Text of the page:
Norovirus – a nasty winter bug

What is it, how can you avoid catching it and what should you do if you think you have the norovirus?

PHE estimates noroviruses cause nearly three million cases of acute gastroenteritis annually, making it the leading cause of gastroenteritis in adults and children in the UK. It is usually around this time of the year where we start to see an increase in number of cases.

Each year there are a number of outbreaks of norovirus in cruise ships, hospitals and care homes due to close contact amongst people in these settings.  Norovirus is highly contagious and can spread anywhere people gather together, making people sick with vomiting and diarrhoea.

Norovirus outbreaks are difficult to prevent. Transmission occurs either person-to-person or through contamination of water or food. 

Symptoms usually develop 24 to 48 hours after ingestion of virus particles. Symptoms can include nausea, vomiting, diarrhoea and abdominal pain. Headache and a slight fever can also accompany this illness.   People infected will usually recover in one or two days without serious or long-term health effects. Many infections show similar symptoms to norovirus, so confirmed diagnosis is through testing of diarrhoea samples of those affected.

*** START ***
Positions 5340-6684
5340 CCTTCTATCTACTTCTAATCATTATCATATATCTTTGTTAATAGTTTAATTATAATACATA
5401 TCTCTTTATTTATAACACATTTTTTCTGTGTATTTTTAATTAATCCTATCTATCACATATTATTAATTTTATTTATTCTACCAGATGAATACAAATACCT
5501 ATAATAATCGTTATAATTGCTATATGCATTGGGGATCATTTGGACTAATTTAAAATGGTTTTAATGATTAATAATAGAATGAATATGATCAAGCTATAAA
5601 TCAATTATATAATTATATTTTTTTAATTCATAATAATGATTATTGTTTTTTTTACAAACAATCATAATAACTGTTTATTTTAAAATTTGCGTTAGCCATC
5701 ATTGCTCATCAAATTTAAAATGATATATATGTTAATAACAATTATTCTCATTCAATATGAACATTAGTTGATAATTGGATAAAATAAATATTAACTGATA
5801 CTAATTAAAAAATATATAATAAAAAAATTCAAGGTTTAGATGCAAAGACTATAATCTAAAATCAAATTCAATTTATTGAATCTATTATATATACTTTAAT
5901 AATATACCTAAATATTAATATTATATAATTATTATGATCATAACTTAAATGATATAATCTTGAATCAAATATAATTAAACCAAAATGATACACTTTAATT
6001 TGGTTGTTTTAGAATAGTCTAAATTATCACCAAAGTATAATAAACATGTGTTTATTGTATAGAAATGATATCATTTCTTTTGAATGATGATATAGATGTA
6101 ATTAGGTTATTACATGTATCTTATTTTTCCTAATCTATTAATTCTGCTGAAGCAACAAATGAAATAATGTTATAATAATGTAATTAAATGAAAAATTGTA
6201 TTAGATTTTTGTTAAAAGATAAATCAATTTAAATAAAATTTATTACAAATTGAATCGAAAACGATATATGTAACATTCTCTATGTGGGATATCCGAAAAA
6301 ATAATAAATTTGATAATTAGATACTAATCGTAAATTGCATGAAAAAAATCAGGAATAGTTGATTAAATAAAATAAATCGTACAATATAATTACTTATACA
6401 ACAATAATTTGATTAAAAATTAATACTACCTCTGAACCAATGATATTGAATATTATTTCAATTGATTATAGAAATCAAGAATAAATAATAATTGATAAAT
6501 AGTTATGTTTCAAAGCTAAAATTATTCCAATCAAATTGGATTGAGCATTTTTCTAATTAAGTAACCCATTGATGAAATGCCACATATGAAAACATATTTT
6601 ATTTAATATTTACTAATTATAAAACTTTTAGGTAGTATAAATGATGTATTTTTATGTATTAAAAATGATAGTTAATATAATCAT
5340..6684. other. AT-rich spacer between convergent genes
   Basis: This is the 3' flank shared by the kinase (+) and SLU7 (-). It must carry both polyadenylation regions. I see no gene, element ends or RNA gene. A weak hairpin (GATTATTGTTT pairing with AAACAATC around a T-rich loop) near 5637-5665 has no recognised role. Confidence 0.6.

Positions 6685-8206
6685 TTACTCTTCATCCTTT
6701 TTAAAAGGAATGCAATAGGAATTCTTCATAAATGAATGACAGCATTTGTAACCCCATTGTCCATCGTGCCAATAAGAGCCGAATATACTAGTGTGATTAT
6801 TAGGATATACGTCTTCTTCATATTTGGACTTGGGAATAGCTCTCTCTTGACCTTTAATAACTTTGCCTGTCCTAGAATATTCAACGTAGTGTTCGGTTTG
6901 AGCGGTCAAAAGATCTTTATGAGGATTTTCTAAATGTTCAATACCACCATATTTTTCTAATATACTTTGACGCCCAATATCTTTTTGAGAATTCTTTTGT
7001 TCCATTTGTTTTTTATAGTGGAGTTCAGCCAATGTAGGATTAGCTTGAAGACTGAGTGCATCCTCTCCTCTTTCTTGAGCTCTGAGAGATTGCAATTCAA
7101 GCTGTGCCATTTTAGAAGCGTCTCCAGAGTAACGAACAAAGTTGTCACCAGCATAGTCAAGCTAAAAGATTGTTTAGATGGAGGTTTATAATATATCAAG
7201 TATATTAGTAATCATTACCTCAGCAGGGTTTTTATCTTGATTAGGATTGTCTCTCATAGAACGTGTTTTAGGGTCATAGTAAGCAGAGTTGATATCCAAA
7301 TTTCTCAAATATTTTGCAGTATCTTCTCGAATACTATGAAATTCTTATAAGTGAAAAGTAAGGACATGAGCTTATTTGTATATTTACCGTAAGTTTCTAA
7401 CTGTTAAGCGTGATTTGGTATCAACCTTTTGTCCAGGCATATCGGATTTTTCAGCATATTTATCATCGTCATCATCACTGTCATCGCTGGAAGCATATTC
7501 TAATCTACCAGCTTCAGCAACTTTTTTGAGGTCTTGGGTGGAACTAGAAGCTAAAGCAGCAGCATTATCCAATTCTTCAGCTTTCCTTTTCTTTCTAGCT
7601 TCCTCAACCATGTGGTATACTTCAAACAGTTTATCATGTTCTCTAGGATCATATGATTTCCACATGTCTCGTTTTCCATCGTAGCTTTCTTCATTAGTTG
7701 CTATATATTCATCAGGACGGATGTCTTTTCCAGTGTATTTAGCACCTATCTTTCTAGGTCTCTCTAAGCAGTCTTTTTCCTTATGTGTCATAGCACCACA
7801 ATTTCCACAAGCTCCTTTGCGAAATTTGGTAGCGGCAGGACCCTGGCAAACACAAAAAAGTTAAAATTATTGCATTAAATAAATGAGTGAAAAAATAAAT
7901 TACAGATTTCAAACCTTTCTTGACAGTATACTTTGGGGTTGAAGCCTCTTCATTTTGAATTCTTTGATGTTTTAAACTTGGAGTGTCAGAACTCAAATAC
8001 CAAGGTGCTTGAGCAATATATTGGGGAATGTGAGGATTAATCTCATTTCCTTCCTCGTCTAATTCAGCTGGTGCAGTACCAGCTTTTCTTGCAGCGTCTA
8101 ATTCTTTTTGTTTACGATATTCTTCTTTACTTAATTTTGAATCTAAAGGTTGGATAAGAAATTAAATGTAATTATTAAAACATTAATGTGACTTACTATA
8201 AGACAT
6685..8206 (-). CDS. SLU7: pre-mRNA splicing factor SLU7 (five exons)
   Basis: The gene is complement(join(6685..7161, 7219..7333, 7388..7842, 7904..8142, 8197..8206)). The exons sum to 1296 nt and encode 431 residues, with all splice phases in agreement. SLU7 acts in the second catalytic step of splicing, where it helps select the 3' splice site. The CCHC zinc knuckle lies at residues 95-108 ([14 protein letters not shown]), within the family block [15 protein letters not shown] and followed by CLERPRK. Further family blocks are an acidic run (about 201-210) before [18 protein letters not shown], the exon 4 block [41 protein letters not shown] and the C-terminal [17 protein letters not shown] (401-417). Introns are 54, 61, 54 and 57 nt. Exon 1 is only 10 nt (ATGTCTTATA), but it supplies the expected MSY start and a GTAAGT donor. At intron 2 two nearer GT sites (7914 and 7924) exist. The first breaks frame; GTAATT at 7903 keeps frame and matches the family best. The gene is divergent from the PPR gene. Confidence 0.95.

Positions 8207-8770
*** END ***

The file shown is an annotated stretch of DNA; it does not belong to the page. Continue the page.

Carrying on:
Young children, elderly people and immuno-compromised people can become more seriously ill, this is usually through severe dehydration. There is no treatment for norovirus and it is particularly important that more vulnerable patients remain hydrated.

The good news about norovirus is that thoroughly cooking foods destroys the virus because it does not multiply in foods as many bacteria do.    While traveling in areas that have polluted water sources, raw vegetables should be washed thoroughly before being served, and travellers should drink only boiled drinks or carbonated bottled beverages without ice.

One of the simplest and most effective methods to avoid the spread of norovirus outbreaks is to maintain good hand hygiene – washing hands thoroughly with soap and water when you have used the toilet, and before preparing food.

Avoid preparing food if you have symptoms of norovirus and avoid close contact with other people.

PHE has published information on the prevention of norovirus outbreaks on the website.